The Durst Organization has acquired, for $173.5 million, the high-profile mixed-use development site at 29-37 41st Avenue, in Long Island City’s Court Square section. The new owner plans to build a tower with 1,000 rental apartments, rising as tall as 914 feet above street level, the New York Times reported. It’s expected that 25 percent, or 250 units, will rent at below-market rates through the housing lottery, Real Estate Weekly reported. The project would also include the creation of a half-acre public park. The sale included the vacant 14-story, 49,300-square-foot commercial building at 27-29 Queens Plaza North, an individual landmark, which was expected to receive a renovation by the same previous developers.
Last Tuesday, the Landmarks Preservation Commission approved work to allow the single-family conversion of 38 Bethune Street. While some West Village garage conversions before the LPC recently have been contentious, this project was not controversial.
Condo developers have radically reshaped 23rd Street in Chelsea over the last couple years. The newest arrival will be a 15-story project at 128 West 23rd Street, next to Anbau’s Citizen condos between Sixth and Seventh avenues.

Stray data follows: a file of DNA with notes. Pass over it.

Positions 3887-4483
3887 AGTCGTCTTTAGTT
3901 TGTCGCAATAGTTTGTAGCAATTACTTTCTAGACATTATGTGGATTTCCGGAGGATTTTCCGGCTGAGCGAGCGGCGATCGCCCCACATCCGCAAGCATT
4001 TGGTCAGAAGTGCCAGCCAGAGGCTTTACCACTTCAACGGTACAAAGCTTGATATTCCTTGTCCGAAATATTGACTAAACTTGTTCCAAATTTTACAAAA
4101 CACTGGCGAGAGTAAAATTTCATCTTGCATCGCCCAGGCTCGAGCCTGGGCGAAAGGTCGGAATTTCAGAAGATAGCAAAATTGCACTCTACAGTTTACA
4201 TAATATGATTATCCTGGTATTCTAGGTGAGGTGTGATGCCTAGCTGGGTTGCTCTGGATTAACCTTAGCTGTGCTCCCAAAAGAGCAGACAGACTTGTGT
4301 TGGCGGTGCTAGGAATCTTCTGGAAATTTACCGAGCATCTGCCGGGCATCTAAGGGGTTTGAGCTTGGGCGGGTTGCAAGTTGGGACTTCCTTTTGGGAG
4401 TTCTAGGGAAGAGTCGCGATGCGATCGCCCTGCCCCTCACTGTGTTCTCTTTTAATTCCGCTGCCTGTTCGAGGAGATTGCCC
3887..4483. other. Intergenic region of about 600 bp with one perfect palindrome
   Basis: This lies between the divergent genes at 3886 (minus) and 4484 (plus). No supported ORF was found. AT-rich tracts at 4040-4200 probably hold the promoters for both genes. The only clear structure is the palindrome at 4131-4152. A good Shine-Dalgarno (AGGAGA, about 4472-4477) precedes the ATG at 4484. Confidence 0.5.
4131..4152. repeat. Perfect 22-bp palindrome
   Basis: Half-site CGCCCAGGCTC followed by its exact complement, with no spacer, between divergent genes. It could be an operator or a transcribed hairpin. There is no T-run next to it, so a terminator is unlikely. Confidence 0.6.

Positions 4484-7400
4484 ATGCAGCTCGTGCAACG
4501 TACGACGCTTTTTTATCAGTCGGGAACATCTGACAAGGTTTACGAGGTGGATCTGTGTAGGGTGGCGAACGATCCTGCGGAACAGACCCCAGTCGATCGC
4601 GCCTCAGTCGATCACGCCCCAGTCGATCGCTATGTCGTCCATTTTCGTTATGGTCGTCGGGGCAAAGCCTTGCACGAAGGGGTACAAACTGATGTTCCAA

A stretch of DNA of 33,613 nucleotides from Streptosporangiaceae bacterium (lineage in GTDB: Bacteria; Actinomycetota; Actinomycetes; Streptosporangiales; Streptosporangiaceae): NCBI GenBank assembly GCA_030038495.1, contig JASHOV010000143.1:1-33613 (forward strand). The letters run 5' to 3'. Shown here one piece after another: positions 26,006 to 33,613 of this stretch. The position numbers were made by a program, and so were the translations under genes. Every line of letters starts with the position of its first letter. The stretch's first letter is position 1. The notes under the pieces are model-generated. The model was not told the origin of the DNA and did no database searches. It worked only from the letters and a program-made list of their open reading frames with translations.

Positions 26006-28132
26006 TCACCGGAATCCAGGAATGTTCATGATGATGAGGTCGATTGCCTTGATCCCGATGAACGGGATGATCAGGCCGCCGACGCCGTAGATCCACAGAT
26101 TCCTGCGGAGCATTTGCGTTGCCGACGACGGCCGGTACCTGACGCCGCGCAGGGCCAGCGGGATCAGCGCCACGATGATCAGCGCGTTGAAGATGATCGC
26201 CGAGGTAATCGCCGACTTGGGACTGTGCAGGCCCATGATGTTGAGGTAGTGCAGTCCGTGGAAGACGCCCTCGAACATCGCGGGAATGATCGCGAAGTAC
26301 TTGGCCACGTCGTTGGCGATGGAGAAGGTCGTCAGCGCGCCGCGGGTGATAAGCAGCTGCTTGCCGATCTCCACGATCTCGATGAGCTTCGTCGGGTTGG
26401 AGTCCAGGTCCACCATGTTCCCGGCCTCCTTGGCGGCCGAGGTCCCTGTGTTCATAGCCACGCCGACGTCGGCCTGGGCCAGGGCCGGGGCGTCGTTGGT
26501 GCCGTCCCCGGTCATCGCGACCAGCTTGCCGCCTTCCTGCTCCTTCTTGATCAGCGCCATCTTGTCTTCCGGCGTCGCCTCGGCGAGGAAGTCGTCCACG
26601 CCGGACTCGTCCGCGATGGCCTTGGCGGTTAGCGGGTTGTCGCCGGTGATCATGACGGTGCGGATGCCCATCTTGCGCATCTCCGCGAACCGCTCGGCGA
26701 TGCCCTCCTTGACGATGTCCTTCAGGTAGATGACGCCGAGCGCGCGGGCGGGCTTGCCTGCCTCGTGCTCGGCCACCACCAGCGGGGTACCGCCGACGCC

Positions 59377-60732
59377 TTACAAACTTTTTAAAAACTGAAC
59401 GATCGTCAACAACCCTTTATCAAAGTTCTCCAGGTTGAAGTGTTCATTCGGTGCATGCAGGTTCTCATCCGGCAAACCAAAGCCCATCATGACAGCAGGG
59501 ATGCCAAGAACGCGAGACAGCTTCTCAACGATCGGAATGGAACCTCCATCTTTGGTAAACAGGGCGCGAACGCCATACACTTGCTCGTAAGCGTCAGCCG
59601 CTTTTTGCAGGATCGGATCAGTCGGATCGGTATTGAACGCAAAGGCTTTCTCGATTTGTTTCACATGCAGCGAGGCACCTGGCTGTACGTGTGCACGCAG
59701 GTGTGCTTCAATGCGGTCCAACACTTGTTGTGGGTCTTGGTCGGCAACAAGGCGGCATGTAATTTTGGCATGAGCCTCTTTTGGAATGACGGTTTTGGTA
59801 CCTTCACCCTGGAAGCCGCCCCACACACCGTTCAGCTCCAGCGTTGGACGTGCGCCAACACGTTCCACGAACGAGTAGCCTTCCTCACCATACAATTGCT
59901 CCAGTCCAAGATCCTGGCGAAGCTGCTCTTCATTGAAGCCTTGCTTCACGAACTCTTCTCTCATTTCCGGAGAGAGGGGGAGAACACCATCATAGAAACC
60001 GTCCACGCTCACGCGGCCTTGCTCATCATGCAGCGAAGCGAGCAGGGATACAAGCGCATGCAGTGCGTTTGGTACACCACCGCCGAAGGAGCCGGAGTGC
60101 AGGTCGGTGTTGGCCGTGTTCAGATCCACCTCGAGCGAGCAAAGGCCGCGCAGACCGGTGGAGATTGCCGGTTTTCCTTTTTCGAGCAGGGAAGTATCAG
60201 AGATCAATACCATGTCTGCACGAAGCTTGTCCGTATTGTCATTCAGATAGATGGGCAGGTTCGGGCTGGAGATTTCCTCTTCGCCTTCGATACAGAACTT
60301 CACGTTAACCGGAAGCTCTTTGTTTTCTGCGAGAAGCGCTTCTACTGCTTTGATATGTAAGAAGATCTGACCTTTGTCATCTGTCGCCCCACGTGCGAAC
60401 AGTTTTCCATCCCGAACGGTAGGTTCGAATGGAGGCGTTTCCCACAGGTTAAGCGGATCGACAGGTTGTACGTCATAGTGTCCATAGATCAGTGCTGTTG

A rendering of the base has been revealed, along with new details, of the 1,100-unit mixed-use development proposed at 321 East 96th Street, located in East Harlem near the border of the Upper East Side. The latest plans call for a 1.3-million-square-foot complex featuring a 68-story tower, DNAinfo reported. It includes a total 270,000 square feet of space for three academic facilities: the School of Cooperative Technical Education (COOP Tech), a vocational trade school currently located on-site in a four-story building, and Heritage School and Park East High School, two public high schools with existing facilities nearby.
As Mayor de Blasio’s initiatives to create affordable housing continue to fail, bright spots for advocates of a better and more inclusive New York City are few and far between. In the Two Bridges area of the Lower East Side, JDS, Extell, CIM, L+M, and the Starrett Group are planning five new towers with 700 affordable units. NIMBYs don’t care. Despite all that affordable housing, red herrings went flying at a community meeting last night, and the echo chamber of outrage reverberated all the way onto the internet.